An Offset Upgrade at Texas DOT
Thirty years is a long time to keep a press running—even a Heidelberg. But over the past three decades, the folks at the Texas Department of Transportation (TXDOT) did their best to take care of their four-color Heidelberg MOVP perfector, even if it did cost them an average of $60,000 a year for repairs.
By 2013, though, the excessive paper waste and quality limitations of the old press had gotten to be too much, and Printing Services began its search for a replacement press. In February of this year, the 28-employee Austin-based in-plant installed a new four-color Ryobi 754G XL with an aqueous coater. Boasting CIP4 JDF capability and Ryobi’s PDF-E Spectro print density control system, the new press is a “quantum leap” forward for the operation, says Production Supervisor Art Garcia.
“When we pull the first sheet, almost every one has been in exact register,” he says. As a result, it takes only about 500 sheets to makeready a job. With the MOVP it took more like 2,000 sheets before jobs were registered and ready, he says.
“We’ve gone from … two-hour makereadies to a 25-30-minute makeready—and we’re shooting for 15,” remarks Tony Ortega, customer service representative.
This newfound efficiency has tremendously increased output. In just its first two months, the press has run more than 1 million impressions, Garcia says, pumping out long runs of brochures, booklets, posters, pocket folders and other four-color jobs. Requests for four-color work from the DOT and other Texas agencies are climbing, Garcia says, as are calls for aqueous coating. This is what prompted the in-plant to include aqueous capabilities on the press.
“There’s a market there, and it’s getting bigger,” Garcia notes.
The shop just finished a pocket folder with a satin aqueous coating on both sides and heavy black ink coverage that came out looking terrific, with no streaking at all, he says.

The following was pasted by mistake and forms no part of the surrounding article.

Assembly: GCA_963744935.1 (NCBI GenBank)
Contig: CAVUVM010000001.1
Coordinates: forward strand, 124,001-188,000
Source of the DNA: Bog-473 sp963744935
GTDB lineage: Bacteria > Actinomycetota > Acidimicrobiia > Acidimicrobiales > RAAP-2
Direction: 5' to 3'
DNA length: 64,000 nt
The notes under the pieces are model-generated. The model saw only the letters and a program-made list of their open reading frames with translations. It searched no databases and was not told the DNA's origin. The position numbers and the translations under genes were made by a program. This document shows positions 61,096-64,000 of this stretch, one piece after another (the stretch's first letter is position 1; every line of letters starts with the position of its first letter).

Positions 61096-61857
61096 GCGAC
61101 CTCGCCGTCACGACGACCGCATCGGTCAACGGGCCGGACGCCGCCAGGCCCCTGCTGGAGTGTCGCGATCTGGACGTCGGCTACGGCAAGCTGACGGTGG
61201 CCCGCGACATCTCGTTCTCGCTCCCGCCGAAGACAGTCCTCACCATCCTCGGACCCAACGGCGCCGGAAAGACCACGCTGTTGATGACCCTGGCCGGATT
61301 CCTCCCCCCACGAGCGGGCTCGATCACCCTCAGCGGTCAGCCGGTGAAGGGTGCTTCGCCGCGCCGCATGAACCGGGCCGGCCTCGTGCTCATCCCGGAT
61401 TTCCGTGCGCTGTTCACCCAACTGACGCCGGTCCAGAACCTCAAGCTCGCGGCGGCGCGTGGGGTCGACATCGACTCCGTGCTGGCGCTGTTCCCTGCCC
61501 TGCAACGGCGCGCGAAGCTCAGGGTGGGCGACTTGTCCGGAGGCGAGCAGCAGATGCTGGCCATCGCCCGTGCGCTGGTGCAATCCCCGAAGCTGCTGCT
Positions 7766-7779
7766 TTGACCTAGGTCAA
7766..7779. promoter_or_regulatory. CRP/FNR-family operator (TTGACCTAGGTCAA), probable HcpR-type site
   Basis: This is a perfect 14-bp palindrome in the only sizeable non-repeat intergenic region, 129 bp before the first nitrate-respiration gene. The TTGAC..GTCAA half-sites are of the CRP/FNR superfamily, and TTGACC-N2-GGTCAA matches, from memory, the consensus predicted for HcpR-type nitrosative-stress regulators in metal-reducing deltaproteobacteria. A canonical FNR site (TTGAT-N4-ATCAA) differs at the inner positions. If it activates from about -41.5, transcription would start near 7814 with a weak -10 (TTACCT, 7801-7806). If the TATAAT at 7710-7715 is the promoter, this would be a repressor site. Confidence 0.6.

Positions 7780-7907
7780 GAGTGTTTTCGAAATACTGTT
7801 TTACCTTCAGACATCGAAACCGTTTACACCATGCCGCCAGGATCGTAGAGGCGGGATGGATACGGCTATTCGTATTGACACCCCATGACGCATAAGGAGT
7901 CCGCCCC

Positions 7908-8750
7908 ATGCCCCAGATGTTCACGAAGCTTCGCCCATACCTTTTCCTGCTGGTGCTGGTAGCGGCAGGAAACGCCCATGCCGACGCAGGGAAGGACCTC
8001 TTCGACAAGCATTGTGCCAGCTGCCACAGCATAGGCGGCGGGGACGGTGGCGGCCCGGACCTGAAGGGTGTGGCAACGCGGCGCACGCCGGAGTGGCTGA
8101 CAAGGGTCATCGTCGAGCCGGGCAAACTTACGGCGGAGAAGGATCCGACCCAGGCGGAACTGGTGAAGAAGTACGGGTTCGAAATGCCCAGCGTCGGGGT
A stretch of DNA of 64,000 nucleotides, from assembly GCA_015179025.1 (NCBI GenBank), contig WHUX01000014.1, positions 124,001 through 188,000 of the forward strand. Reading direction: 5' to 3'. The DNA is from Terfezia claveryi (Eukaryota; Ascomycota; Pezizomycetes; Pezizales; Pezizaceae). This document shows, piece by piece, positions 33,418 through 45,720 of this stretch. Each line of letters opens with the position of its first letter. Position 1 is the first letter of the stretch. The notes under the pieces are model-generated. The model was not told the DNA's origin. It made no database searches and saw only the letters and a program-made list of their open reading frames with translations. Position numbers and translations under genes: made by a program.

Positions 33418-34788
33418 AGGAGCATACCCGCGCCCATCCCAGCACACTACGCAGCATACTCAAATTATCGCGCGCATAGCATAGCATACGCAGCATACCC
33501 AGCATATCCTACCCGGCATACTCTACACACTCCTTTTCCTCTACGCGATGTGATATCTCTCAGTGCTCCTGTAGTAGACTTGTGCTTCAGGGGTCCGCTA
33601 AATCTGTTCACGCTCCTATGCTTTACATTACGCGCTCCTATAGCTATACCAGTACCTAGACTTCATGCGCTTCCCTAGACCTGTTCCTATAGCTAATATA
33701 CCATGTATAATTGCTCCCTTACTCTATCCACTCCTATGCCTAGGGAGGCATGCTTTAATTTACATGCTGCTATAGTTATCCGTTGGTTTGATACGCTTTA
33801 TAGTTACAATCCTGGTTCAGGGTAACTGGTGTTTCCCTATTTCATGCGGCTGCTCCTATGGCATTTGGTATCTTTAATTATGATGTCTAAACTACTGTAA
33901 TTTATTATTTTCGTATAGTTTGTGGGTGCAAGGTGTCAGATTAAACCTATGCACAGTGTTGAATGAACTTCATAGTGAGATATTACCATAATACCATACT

In adding this press, TXDOT becomes the third Texas in-plant this year to install a large offset press, following The University of Texas at Austin and the University of Texas Health Science Center at Houston.
TXDOT’s new Ryobi 754G XL can run up to 16,000 impressions per hour (iph), Garcia says, though so far the in-plant is averaging 11,500 iph. Still, this is a far cry from the top speed of the MOVP: 7,000 iph.
The larger sheet size (31.02x23.62˝) of the new press is also helping the in-plant get more work done.
“It allows us to go 81⁄2x11˝, six-up with bleeds,” Garcia says. “The VP was four-up with bleeds.”
Automation Slashes Makeready Time
The press’s automation features have drastically cut down on the time it takes to set up the press. It boasts automatic blanket and roller cleaning and semi-automatic plate changing. The CIP4-JDF capabilities allow the in-plant’s prepress department to send ink profiles right to the press, which sets ink keys automatically and adjusts for the proper sheet size and thickness.
Once printing starts, the PDS-E SpectroJet/SpectroDrive print density control system measures the color bar of a pulled sheet using a spectrophotometer and makes appropriate adjustments in the ink fountain keys.
To support the new press, the in-plant also upgraded to a new Epson proofer just prior to installation. It uses a Fujifilm Javelin 8300S computer-to-plate system to burn plates for the press.
In addition to cutting waste and repair costs, and improving quality, the new Ryobi press will enable Printing Services to bring work back into the in-plant that it had been outsourcing. Garcia anticipates a large influx of new TXDOT jobs, as well as an increase in work from other agencies.
“We can do work for any other government entity,” he says.
And thanks to the quality, consistency and productivity of the new press, the in-plant’s work now rivals the competition.
“We can compete with any commercial print shop,” proclaims Ortega.
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Bob has served as editor of In-plant Graphics since October of 1994. Prior to that he served for three years as managing editor of Printing Impressions, a commercial printing publication. Mr. Neubauer is very active in the U.S. in-plant industry. He attends all the major in-plant conferences and has visited more than 130 in-plant operations around the world. He has given presentations to numerous in-plant groups in the U.S., Canada and Australia, including the Association of College and University Printers and the In-plant Printing and Mailing Association. He also coordinates the annual In-Print contest, cosponsored by IPMA and In-plant Graphics.